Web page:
The Clarke County Board of Education is now accepting applications to fill the remainder of Vernon Payne’s term in District 2.
Candidates should submit a letter of interest and up to two letters of recommendation from supporters by Thursday, Feb. 14. The board will then interview the candidates and take public comment at its Feb. 21 meeting before voting on a replacement.
Qualifications for the position include being at least 21 years old, a citizen of Georgia, registered to vote, not having been convicted of a felony, not holding any other elected office, not currently working for CCSD and residing within the district for at least the past 12 months. District 2 extends roughly from Danielsville Road to Winterville and Lexington Road to the Madison County line. A full list of qualifications and a map of the district are available on the CCSD website.
The decision to accept public comment was a contentious one during a two-and-a-half-hour board meeting Jan. 17 to discuss the process for replacing Payne, who resigned Dec. 28 after a long bout with illness that caused him to miss nine months’ worth of board meetings. Some board members, including President Jared Bybee and Vice President Linda Davis, argued that allowing public comment could create a campaign-style atmosphere and turn the meeting into a “three-ring circus,” as Bybee put it. But a majority of board members, led by Greg Davis and LaKeisha Gantt, said they want to get as much public input as possible.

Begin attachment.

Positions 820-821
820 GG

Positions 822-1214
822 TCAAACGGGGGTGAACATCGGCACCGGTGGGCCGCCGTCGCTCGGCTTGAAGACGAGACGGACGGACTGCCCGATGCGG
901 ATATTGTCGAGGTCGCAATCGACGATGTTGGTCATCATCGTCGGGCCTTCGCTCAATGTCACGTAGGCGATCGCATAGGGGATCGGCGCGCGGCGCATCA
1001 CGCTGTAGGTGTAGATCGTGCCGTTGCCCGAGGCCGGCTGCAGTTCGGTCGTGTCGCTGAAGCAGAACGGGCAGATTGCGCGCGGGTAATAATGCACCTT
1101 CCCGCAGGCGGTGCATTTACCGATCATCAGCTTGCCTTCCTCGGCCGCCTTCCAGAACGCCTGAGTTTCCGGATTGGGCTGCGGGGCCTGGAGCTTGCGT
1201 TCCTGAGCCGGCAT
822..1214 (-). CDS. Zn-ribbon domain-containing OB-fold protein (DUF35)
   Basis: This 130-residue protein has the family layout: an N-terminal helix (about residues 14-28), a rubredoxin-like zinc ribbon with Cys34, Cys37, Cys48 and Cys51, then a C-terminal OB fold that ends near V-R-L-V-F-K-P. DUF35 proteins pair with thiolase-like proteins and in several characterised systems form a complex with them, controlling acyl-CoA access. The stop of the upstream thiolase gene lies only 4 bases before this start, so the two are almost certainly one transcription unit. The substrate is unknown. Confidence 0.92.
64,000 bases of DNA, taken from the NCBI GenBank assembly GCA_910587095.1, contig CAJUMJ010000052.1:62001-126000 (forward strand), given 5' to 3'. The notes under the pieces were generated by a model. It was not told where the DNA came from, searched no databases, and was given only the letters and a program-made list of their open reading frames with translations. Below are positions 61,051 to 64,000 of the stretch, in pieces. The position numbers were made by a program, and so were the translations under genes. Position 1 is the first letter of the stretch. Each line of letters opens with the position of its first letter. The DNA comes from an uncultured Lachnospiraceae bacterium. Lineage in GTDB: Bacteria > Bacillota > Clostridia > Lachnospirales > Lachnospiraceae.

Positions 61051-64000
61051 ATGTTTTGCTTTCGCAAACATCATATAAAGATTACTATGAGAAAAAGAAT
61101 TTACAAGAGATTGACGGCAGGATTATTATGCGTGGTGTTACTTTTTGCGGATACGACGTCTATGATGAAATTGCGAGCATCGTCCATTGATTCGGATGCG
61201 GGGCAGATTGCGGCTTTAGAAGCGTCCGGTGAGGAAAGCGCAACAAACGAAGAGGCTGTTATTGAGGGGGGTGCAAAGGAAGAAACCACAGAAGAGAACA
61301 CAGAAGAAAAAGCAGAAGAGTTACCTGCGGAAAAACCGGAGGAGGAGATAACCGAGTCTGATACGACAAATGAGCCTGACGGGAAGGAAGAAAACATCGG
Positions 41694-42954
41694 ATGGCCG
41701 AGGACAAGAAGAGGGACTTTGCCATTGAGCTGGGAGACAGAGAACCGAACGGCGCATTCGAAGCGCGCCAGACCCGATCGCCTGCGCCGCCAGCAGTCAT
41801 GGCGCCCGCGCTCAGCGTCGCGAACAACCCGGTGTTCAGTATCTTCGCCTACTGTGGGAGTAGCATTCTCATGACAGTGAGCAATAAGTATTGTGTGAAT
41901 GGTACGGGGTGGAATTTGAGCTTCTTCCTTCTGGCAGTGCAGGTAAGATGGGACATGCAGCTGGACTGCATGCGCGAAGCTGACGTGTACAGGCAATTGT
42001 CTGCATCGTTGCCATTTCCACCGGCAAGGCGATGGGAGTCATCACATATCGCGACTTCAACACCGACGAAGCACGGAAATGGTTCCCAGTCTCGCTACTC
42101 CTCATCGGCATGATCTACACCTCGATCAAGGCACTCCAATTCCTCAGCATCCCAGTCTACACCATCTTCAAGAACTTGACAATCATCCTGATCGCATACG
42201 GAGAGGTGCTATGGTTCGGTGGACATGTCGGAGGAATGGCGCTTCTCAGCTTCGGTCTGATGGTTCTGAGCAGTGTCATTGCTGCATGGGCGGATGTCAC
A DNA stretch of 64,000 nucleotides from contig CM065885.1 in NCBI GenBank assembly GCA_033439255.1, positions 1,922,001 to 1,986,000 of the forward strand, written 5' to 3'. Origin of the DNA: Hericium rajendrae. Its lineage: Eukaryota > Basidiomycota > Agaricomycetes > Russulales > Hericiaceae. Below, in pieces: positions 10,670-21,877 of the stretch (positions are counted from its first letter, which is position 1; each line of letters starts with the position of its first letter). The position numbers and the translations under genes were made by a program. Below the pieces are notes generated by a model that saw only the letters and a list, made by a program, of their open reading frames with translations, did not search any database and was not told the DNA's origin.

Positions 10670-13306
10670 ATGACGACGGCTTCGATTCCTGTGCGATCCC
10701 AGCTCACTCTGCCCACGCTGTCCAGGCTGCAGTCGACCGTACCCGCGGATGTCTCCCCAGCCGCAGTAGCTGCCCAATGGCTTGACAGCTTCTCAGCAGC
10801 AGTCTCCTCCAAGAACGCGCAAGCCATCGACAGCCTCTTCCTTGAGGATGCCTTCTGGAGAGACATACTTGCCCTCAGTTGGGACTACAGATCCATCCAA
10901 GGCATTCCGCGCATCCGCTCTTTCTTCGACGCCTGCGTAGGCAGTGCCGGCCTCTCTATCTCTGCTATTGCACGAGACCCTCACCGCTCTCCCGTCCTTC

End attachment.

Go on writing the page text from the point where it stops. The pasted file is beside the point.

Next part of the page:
Usually, a special election is held when an elected official resigns, but that’s not the case with the school board. If Payne had resigned at least 35 days before the November election, voters would have chosen his replacement. But the timing of his resignation requires the board to select someone to fill out his term, which expires at the end of 2020.
The last time the board was forced to make such a decision was in 2012, when David Nunnally resigned from the District 3 seat. The board chose Linda Davis over former Athens-Clarke County Commissioner Alvin Sheats, and Davis went on to win re-election unopposed in 2014 and 2018.
Superintendent Demond Means advised the board to be as open and transparent as possible to avoid any hard feelings on the part of those not selected or their supporters. He compared the public interview process to a Cabinet or Supreme Court hearing. “It’s hard to be in a position where you’re picking one name over another,” Means said. “It can be uncomfortable to watch.”
According to Linda Davis and Charles Worthy, who was serving on the board in 2012, the process for selecting Nunnally’s replacement went smoothly. “I don’t recall hearing any negative feedback on that,” Worthy said.